Border officials struggle to cope with surge. Border Patrol expects to encounter more than 1 million migrants at the border this year.
Migrants are being released into the U.S. without court dates, instead being told to check in with local Immigration and Customs Enforcement (ICE) offices — as officials at the border struggle to cope with the massive influx of family units.
Border Patrol agents in the Rio Grande Valley Sector last month told Fox News they had begun to process illegal border-crossers without Notices to Appear (NTAs), which typically take a few hours to complete. Because they needed to process faster — due to the flow of migrants combined with capacity issues — they were allowing them to leave and enter the U.S. without a court date.
But Customs and Border Protection (CBP) has since confirmed that some migrants have been being released without NTAs since the middle of the last month due to overcrowding at facilities.
Title 42 public health protections, implemented last year by the Trump administration, mean that the Department of Homeland Security’s (DHS) policy is that single adults and family units are expelled to Mexico. However, Mexico has been refusing to take back family units with tender-age children (those under 7).
While single adults are expelled in most cases, and unaccompanied children are transferred to Department of Health and Human Services (HHS) custody, migrant family units who cannot be expelled are eventually being released into the interior.
“The process for providing someone with a Notice to Appear (NTA) frequently takes hours, which contributed to overcrowding in some Border Patrol facilities,” CBP said in a statement. “Due to these capacity issues, recently CBP began processing some individuals with a different form — known as an I-385 — that takes less time.”
“To reduce confusion, beginning on March 24, CBP included a notation on the form providing these individuals with a notice to report to an ICE office to commence their immigration proceedings,” the statement said.
CBP emphasized that a background check is conducted, as well as biometric processing — which includes fingerprints and photos — and COVID testing and other services.
The Associated Press, meanwhile, reported that some migrants are not receiving documents at all — and that while families are being released with booking records, only parents have their biometric data taken.
It is the latest window into the intense pressure facing the agents at the border, facing a surge in migrants combined with the breakdown of Trump-era agreements and frameworks like the Migrant Protection Protocols (MPP), which allowed migrants to be held in Mexico while they awaited their hearings.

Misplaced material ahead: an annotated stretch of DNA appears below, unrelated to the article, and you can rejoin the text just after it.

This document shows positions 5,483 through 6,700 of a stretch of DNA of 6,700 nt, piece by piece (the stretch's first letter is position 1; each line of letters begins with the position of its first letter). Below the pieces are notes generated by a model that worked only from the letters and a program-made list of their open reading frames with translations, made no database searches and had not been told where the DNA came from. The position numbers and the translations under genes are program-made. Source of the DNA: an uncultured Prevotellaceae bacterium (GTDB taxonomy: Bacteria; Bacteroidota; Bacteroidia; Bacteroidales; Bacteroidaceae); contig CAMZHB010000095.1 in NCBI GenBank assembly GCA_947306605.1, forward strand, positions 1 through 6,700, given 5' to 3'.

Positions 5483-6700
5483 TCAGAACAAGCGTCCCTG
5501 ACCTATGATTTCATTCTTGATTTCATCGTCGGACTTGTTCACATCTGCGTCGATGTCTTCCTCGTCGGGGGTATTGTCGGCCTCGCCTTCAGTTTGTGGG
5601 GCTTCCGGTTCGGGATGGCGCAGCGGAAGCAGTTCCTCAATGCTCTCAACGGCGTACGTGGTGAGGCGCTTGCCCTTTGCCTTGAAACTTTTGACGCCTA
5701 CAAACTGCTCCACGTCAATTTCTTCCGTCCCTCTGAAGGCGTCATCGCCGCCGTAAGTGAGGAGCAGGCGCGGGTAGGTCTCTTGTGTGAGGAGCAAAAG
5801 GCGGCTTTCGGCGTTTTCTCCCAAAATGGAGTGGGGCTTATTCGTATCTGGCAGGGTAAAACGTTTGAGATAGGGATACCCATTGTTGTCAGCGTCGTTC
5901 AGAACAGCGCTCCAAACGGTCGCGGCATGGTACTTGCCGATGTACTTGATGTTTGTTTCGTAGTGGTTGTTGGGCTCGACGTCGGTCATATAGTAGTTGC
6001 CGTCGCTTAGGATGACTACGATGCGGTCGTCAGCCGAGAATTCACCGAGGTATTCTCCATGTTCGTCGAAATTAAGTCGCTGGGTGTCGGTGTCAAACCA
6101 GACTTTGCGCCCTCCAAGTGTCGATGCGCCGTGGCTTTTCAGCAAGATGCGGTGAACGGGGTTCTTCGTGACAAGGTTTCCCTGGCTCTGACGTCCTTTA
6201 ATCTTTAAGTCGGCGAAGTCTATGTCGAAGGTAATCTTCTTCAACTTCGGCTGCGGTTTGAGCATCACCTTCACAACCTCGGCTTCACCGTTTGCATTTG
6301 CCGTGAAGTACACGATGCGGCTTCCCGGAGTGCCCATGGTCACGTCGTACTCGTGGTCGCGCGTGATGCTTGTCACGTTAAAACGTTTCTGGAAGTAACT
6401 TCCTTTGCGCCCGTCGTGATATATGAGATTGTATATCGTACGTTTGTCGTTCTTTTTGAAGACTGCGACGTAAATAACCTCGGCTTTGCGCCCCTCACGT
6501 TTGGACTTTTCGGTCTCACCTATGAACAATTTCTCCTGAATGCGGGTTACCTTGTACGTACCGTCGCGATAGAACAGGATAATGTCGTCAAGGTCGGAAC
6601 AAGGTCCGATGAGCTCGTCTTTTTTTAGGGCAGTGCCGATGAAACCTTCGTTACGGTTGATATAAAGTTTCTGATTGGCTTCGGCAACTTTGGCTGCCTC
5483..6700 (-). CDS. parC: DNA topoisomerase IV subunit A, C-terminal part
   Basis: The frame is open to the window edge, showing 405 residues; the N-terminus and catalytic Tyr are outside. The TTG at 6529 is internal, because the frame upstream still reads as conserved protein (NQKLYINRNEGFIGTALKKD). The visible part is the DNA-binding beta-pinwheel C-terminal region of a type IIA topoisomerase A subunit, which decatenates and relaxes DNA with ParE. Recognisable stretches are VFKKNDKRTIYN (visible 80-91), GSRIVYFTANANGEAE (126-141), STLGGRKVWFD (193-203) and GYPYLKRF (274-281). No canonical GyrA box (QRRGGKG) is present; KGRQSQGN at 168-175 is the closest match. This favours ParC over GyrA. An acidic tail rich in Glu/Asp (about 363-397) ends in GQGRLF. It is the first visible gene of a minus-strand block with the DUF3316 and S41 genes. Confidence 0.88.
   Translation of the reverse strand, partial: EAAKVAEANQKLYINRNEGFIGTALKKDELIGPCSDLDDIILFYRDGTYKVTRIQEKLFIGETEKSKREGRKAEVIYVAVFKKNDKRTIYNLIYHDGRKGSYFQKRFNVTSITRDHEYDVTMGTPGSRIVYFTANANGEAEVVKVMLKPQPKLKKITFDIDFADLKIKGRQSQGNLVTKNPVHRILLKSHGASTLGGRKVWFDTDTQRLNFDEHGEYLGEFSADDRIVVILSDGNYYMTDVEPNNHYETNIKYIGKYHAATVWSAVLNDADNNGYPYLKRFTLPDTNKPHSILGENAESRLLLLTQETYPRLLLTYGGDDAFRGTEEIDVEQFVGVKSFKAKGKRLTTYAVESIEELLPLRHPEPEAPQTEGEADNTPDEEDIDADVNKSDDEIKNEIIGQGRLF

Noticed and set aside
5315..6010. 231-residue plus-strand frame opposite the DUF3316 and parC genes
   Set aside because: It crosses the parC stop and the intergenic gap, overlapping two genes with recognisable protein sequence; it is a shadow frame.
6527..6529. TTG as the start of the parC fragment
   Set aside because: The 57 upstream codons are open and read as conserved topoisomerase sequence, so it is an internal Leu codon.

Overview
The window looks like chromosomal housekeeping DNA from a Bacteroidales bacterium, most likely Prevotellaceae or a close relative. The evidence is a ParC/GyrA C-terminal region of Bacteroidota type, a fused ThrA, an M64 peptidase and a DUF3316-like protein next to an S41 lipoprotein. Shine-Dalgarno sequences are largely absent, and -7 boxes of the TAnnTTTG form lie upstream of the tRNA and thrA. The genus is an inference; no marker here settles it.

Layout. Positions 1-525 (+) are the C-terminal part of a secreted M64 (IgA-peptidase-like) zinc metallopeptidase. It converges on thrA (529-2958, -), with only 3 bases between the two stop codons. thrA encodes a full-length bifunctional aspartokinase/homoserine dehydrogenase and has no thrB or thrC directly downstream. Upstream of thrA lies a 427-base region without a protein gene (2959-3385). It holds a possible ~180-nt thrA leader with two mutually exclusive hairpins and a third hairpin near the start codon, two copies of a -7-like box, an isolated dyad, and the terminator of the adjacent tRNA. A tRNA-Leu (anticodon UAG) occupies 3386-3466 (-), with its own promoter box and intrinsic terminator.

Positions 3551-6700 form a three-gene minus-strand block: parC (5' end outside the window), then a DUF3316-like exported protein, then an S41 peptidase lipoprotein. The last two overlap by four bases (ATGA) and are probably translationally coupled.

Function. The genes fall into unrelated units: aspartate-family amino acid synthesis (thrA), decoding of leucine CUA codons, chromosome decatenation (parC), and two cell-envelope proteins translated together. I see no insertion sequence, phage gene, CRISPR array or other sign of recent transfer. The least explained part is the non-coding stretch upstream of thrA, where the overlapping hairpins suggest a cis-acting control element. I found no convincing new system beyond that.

The Biden administration has ended MPP, which critics had described as cruel, as well as the asylum cooperative agreements with Northern Triangle countries. The Biden administration has blamed the dramatic spike in numbers — which saw more than 100,000 migrant encounters in February — on the Trump administration for removing legal pathways to asylum.
“He, in fact, shut down the number of beds available,” Biden said at a press conference. “He did not fund HHS to get people to get the children out of those Border Patrol facilities, where they should not be and not supposed to be more than a few days. But he dismantled all of that.”
Biden has also said he makes “no apologies” for shutting down programs like MPP.
Republicans have ripped into Biden for his moves, which also include halting construction of the wall at the southern border, calling for pathways to citizenship for illegal immigrants who are in the country already, and limited ICE enforcement priorities, for what they say is fueling the crisis.
“All [Biden] had to do was leave these profoundly effective & humane policies in place,” former White House adviser Stephen Miller tweeted this week. “Catch-and-release was OVER. The border was secure. A framework for regional rejuvenation was in place. And the Biden Admin set everything on fire, producing utter humanitarian disaster.”
A top Border Patrol agent this week told reporters that he “fully expects” more than one million migrant encounters at the border this year, which would eclipse the numbers seen during the 2019 border crisis.